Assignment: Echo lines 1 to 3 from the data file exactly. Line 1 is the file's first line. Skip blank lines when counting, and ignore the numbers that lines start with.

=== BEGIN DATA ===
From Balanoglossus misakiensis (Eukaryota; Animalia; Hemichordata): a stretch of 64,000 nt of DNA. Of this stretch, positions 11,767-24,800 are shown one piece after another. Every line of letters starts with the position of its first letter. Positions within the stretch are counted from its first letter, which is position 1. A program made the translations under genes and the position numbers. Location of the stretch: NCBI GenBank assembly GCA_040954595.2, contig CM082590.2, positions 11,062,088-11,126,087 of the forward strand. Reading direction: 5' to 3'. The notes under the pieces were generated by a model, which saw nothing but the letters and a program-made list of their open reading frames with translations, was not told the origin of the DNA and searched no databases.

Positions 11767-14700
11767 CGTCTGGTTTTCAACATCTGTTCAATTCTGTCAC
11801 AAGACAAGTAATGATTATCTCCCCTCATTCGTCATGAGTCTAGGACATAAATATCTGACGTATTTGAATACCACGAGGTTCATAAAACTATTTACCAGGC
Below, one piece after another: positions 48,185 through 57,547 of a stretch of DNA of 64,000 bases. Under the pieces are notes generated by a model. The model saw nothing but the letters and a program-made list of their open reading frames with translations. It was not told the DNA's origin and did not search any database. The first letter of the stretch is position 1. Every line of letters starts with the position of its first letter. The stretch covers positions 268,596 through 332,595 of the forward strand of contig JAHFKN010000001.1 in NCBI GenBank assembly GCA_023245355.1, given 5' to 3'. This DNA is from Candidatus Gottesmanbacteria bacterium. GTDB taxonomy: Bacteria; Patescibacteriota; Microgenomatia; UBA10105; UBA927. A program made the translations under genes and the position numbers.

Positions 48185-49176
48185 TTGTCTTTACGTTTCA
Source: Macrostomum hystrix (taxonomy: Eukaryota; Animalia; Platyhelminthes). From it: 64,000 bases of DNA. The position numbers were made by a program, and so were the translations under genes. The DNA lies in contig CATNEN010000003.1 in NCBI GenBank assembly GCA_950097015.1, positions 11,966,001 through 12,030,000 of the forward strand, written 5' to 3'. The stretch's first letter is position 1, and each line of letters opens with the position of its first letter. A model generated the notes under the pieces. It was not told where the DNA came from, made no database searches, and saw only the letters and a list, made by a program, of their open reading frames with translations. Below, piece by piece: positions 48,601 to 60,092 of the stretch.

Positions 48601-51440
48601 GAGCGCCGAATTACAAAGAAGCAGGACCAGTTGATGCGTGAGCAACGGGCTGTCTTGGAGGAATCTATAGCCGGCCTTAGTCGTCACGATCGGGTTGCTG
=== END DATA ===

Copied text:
From Balanoglossus misakiensis (Eukaryota; Animalia; Hemichordata): a stretch of 64,000 nt of DNA. Of this stretch, positions 11,767-24,800 are shown one piece after another. Every line of letters starts with the position of its first letter. Positions within the stretch are counted from its first letter, which is position 1. A program made the translations under genes and the position numbers. Location of the stretch: NCBI GenBank assembly GCA_040954595.2, contig CM082590.2, positions 11,062,088-11,126,087 of the forward strand. Reading direction: 5' to 3'. The notes under the pieces were generated by a model, which saw nothing but the letters and a program-made list of their open reading frames with translations, was not told the origin of the DNA and searched no databases.

Positions 11767-14700
11767 CGTCTGGTTTTCAACATCTGTTCAATTCTGTCAC